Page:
NABMSA is pleased to announce that the winner of the biennial Temperley prize for the outstanding student paper at the Seventh Biennial Conference in Syracuse is Christy J. Miller. Miller, a doctoral student at the University of Kansas, presented a paper entitled ““If They Can Do It, I Guess That We Can, Too”: Folk and “Folk-Styled” Music as Propaganda in The Martins and the Coys.” The abstract is below. Congratulations to Ms. Miller and all of the excellent student papers!
The Martins and the Coys is one of three ballad operas the BBC commissioned from American writers and musicians for radio broadcast in England in 1944 and 1945. The productions were modeled on the tradition of English ballad opera: they were plays with spoken dialogue, and popularly known songs and contrafacta were interpolated throughout. However, each uses an archetypal American topic: the Harlem Renaissance, a cattle drive across the untamed frontier, and—in The Martins and Coys—an Appalachian family feud. In addition to popular songs, they utilized folk, blues, and “folk-styled” songs not only because they were stylistically appropriate to the subject matter but also for the purpose of representing the American experience to English audiences. These ballad operas were part of a discreet propaganda campaign to encourage mutual understanding and solidarity between English and American citizens on the home front, and to promote transcultural understanding between England and the U.S. during and after the war.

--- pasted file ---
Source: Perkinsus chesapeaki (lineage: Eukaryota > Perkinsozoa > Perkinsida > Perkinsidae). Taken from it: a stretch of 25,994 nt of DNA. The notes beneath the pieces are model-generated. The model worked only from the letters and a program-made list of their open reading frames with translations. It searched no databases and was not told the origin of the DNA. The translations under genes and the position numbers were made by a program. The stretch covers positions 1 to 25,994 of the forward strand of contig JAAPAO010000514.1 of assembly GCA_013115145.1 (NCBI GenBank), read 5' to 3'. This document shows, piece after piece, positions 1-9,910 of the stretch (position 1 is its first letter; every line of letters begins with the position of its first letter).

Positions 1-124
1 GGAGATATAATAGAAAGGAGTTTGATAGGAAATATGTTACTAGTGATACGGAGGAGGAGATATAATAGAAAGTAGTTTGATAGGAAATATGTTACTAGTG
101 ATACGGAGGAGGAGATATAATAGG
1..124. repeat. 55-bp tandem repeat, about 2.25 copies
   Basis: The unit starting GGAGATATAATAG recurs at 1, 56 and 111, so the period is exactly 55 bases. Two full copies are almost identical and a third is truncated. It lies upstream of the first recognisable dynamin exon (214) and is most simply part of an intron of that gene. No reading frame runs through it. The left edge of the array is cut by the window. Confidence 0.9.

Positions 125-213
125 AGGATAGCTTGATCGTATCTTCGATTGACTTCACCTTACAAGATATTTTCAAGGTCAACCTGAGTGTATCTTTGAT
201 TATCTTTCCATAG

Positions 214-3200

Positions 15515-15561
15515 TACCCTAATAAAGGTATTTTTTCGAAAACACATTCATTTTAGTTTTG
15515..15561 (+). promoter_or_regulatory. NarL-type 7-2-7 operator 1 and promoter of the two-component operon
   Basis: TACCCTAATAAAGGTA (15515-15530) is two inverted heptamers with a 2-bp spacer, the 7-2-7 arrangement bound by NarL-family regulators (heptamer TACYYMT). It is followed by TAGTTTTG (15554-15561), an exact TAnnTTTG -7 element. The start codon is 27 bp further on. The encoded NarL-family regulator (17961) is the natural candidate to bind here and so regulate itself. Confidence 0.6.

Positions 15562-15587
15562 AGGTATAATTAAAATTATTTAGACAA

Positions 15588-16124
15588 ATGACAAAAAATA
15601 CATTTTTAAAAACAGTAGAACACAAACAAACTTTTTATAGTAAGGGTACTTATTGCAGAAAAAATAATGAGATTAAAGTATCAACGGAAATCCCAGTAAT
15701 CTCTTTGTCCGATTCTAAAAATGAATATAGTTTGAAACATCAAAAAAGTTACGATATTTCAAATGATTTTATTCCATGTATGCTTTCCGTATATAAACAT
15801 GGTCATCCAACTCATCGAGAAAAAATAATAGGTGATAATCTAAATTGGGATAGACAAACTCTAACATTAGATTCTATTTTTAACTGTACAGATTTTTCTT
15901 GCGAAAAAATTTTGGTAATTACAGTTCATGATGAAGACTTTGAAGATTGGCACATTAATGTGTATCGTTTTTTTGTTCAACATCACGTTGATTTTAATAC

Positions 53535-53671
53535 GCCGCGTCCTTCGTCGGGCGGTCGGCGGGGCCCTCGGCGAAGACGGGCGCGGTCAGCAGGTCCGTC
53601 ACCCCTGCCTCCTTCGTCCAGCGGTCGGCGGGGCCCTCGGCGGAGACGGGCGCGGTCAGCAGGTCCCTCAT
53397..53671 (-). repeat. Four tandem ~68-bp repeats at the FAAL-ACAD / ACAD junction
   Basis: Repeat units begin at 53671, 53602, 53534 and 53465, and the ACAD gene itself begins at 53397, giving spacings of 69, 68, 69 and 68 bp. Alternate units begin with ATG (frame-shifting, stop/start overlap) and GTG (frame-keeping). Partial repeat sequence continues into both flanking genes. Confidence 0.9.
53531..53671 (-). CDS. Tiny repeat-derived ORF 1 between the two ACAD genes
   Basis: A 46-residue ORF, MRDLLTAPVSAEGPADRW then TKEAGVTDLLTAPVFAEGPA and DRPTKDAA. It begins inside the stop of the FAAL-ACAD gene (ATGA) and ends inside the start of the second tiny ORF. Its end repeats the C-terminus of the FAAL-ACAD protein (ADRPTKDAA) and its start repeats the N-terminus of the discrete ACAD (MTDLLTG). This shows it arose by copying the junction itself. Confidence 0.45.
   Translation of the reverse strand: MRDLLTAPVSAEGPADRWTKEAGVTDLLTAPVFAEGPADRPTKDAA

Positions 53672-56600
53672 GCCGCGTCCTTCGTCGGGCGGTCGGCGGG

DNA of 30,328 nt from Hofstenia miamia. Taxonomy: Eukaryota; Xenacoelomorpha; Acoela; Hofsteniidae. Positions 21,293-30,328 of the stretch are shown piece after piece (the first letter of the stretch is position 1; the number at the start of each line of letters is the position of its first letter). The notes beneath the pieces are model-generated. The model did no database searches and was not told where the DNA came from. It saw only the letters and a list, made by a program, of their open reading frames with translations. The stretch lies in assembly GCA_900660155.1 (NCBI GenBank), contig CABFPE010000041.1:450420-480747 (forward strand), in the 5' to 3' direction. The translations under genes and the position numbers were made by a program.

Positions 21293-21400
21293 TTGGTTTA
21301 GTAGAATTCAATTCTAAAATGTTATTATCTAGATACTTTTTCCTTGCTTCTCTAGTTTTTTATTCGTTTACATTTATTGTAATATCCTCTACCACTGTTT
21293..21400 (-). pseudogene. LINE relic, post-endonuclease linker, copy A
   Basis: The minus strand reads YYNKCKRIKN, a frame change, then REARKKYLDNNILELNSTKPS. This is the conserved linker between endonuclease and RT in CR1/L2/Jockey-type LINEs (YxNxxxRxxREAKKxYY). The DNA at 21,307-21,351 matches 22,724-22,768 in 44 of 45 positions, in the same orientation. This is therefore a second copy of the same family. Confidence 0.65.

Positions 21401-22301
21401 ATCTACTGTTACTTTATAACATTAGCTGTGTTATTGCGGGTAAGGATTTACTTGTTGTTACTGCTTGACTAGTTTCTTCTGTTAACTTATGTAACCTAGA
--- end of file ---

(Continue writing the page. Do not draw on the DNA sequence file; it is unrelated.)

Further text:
Documentary evidence from the BBC Written Archives, Listener Research reports, and critical reviews reveal how The Martins and the Coys was received, and additional planning documents and correspondence help to reconstruct ideology surrounding the three ballad operas. Musically, I analyze performative aspects of the radio productions using extant recordings, considering how the choice of repertory, performers, and arrangement styles were intended to influence perceptions of international camaraderie. Through analytical strategies of propaganda theory and psychological warfare, I investigate American intentionality and English response to the ballad opera’s message of reconciliation and solidarity. Ultimately, examining the ballad opera with these frameworks contributes to our understanding of the relationship between the United States and England during World War II, and it adds to the scholarly body of knowledge concerning American radio propaganda as a part of British musical life.